Photography of very small insects can be difficult because of the limits of traditional cameras and problems with depth of field, meaning some parts of the subject are out of focus while others are in focus when photographing small objects. This can be a cool effect in art, but in science we need to see all the parts of the insect, especially if you are trying to determine the species. This is because in order to identify a species correctly you need a clear picture of all the features on the insect body – head, thorax and abdomen.
In the past, microphotography was limited to a device called an Electron Microscope, which is big and bulky, expensive and produces images in black and white. Luckily, in the last 6 or 7 years there has been a revolution in microphotography, one such system is called Syncroscopy Automontage. This particular camera is attached to a microscope and takes a number of pictures (often 30 or more) across the body of the insect and then pieces the pictures together with software.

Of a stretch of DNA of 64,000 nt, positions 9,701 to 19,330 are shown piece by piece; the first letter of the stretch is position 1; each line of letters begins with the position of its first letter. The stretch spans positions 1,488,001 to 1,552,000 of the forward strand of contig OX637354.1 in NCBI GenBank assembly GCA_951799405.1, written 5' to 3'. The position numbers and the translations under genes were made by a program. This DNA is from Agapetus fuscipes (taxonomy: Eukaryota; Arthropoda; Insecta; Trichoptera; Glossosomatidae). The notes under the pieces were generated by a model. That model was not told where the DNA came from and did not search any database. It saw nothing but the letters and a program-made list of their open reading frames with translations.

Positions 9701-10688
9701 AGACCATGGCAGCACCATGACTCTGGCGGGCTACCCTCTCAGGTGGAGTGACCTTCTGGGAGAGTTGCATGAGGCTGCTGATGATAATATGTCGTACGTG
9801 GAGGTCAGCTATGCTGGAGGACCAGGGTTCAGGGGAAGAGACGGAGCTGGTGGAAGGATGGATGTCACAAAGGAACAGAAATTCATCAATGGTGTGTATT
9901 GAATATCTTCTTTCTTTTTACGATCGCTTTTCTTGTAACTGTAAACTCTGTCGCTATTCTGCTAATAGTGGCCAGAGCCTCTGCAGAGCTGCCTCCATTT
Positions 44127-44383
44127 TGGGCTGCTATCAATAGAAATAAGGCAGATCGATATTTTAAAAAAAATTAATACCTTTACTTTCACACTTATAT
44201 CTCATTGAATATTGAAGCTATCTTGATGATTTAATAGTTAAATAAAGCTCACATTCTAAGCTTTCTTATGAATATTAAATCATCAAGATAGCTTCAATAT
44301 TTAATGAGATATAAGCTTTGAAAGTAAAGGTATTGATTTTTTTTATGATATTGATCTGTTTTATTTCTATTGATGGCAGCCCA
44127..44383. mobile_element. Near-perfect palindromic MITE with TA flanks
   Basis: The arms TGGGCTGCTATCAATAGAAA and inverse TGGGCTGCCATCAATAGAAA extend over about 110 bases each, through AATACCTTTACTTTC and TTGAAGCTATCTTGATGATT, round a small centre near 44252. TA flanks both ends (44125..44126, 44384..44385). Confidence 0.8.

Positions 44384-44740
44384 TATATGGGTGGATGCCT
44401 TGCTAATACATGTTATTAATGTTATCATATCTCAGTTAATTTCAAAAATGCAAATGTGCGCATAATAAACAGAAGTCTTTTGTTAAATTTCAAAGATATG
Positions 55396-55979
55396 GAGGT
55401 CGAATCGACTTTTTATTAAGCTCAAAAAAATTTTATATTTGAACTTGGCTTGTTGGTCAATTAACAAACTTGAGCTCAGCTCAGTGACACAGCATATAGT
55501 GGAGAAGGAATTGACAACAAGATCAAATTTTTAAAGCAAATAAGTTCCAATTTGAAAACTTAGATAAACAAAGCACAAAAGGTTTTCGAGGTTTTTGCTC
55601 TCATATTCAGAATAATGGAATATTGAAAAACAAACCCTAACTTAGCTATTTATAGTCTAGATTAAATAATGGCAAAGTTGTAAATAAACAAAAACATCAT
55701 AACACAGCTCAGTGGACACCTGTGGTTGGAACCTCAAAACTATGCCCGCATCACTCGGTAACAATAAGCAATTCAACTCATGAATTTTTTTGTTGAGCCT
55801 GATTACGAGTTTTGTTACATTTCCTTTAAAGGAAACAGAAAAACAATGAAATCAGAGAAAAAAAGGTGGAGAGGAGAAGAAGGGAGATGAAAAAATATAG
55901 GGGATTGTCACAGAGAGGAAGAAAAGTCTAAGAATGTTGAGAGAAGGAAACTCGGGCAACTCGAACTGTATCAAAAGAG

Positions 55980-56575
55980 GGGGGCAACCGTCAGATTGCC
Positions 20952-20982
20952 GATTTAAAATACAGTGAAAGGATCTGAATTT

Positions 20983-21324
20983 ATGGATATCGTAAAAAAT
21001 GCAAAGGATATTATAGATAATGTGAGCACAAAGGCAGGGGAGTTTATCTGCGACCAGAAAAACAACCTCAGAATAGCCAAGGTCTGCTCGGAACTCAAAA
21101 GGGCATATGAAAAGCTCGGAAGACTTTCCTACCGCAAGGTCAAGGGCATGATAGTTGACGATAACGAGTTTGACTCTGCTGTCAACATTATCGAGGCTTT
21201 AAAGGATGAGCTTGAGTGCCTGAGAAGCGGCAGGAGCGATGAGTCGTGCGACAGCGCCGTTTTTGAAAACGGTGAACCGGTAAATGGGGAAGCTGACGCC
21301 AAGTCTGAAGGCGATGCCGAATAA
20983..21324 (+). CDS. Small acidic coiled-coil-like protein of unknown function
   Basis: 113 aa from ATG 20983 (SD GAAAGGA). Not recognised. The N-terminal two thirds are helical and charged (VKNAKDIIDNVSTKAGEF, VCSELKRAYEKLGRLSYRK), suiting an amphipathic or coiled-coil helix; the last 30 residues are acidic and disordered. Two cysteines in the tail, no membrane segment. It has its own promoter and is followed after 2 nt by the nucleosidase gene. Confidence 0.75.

This creates a crystal clear image that is in focus from head to toe.Antweb, at the California Academy of Sciences, uses this technology and there are many others using it as well. The results open up a whole new world of the beauty of insects. Take a look at some amazing macro insect pictures here.